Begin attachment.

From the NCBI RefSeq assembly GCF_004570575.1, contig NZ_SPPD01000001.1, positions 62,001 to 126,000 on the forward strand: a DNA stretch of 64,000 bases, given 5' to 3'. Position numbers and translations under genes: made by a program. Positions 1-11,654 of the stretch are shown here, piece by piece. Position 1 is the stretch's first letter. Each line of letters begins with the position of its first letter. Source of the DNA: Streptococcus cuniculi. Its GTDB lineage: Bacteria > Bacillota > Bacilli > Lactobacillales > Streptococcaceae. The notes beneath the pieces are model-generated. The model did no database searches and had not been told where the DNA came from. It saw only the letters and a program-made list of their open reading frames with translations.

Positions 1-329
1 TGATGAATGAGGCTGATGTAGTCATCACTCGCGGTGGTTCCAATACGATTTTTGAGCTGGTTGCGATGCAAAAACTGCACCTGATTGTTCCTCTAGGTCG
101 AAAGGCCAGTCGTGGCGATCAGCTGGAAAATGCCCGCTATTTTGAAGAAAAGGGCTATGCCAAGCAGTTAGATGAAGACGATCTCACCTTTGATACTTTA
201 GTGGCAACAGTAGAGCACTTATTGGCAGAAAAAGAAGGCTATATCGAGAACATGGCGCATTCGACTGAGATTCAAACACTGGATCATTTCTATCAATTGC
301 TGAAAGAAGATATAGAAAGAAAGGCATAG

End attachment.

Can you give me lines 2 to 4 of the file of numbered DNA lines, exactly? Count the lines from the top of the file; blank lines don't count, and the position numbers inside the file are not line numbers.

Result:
Positions 1-329
1 TGATGAATGAGGCTGATGTAGTCATCACTCGCGGTGGTTCCAATACGATTTTTGAGCTGGTTGCGATGCAAAAACTGCACCTGATTGTTCCTCTAGGTCG
101 AAAGGCCAGTCGTGGCGATCAGCTGGAAAATGCCCGCTATTTTGAAGAAAAGGGCTATGCCAAGCAGTTAGATGAAGACGATCTCACCTTTGATACTTTA